Author’s Inside Track: None Stood Taller, The Final Year

Authors Inside Track

“The Final Year”

If you felt the ground shake beneath your feet on Tuesday, September 14th, it was because a seismic event took place in Gloucestershire, England. It has taken almost exactly a year to complete the follow-up book to “None Stood Taller” but finally it’s published on Amazon. I knew exactly where the book was going historically. I had a specific period to cover, from D-Day up to VE-Day. The basic idea of where the story was going was also all there, but beyond that I had no idea where Lily might take me. As always, I let my character set the agenda, and I followed on behind.

I quickly realised that historically there was far more to recall than I realised. The scale of events in Normandy alone is breath-taking. The scope of the book instantly escalated, and that presented my first problem. As a writer of historical fiction, I am only too aware of the balance between fact and fiction. I set out to detail the period accurately, and I have remained true to that ambition, but with so much to cover, the life of my characters had to expand accordingly in order to maintain the fact/fiction balance. The result is a book of 164,000 words that anyone can enjoy, whether or not you are a history buff.

Am I pleased with the result? Only you, dear reader, can be the true arbiter of the finished book, but I certainly hope I have created something special between these two volumes. I have tried to achieve a genuine sense of the war, and not just as a historical narrative. I want you to experience it rather than just becoming acquainted with it. The reader’s experience of the war is essentially Lily’s experience, so my book succeeds or fails upon that connection. When I created Hut 3 and the boffins, it was, with hindsight, a very fortuitous idea. The historical detail from D-Day to VE-Day is considerable, and how to convey that in a novel would no doubt have been a problem without Hut 3. My characters give me ample opportunity to convey both historical detail and discussion; I hope that aspect of the book works as well as I think it does.

One aspect of the war that came across strongly during my research was the collective strength of the ordinary people. The spirit of the Blitz, and the spirit of the nation, are words we use today to describe the ‘can do’ attitude that was all pervasive during that period. Ordinary people achieved extraordinary things; we cannot compare current day values with the war years. It’s a tall order, but I have tried to create something of that spirit in these two books.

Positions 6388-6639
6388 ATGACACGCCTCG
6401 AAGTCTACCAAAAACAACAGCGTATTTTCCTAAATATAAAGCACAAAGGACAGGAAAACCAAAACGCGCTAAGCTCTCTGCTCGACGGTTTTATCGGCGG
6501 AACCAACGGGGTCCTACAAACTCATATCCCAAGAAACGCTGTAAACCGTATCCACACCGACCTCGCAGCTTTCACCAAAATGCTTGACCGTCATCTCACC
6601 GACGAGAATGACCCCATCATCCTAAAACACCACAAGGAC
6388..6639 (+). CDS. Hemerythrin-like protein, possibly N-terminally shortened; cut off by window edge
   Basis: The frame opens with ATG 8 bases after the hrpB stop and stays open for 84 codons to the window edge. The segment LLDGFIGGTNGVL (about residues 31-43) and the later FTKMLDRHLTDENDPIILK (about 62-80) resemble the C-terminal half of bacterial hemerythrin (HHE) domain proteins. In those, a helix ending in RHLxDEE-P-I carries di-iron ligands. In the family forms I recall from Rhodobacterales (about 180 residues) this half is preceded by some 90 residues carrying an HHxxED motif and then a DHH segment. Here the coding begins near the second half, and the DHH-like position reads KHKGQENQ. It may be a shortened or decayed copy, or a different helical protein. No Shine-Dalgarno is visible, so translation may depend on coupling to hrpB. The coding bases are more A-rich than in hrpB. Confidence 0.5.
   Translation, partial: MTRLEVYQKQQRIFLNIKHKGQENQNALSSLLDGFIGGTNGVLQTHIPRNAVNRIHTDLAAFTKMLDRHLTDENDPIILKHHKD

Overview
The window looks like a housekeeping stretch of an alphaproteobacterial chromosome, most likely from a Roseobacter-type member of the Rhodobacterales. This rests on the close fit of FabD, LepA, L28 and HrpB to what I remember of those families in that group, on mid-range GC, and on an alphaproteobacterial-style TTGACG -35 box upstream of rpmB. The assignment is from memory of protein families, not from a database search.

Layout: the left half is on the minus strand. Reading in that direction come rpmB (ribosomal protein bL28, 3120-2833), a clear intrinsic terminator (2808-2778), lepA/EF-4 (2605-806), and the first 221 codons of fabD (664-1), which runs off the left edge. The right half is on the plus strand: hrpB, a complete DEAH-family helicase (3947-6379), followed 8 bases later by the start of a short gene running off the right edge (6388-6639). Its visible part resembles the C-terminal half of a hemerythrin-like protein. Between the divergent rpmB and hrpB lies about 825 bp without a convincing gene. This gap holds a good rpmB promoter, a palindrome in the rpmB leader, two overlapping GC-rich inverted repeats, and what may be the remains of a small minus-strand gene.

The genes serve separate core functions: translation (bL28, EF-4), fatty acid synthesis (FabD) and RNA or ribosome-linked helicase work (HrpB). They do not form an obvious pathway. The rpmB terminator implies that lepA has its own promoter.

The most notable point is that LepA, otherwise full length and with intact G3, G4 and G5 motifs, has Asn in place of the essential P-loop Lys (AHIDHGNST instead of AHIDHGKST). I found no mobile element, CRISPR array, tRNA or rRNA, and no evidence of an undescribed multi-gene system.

The patriotism and pride felt by the people of the time simply doesn’t have a comparator today. One of my favourite scenes in the book conveys that feeling of collective pride. It is the scene depicted on the front cover. Towards the end of Chapter 35, ‘Westminster Bridge’, it gets me every time! If it does not move you, dear reader, I would worry about you!

I will have to admit that my principal character has deeply affected me. I am both surprised and delighted at the way she has developed. Nearly all the scenes have taken me by surprise, and some left me deeply moved. Lily’s relationship with ‘Uncle George’ developed dramatically. I really didn’t see the cathartic moment coming, but when it did, I knew I had found something special. Lady Elizabeth also adds another dimension to the book; I hope you agree she works well. Dotty continues to step off the page. She seems to demand another book in her own right. I almost feel duty bound to oblige. Endings are always difficult, but the VE-Day chapter is certainly among my favourites. I guess it reflects how engrossed in the story I became. When Winston Churchill appeared on the Buckingham Palace balcony with the Royal Family, I completely lost it!

So there we are, the two books are now complete. It has been a deeply moving experience for me as an author; I have learnt so much. Obviously I hope you enjoy ‘The Final Year’, but really I am hoping for a little more than that. If I can transport you back to those terrible days and make your heart soar, then that is what I would call success. Please give me your feedback, either directly or through the blog. Fantastic reviews are also very well received.

 

September 2021                                                                                                                       Peter Turnham

 

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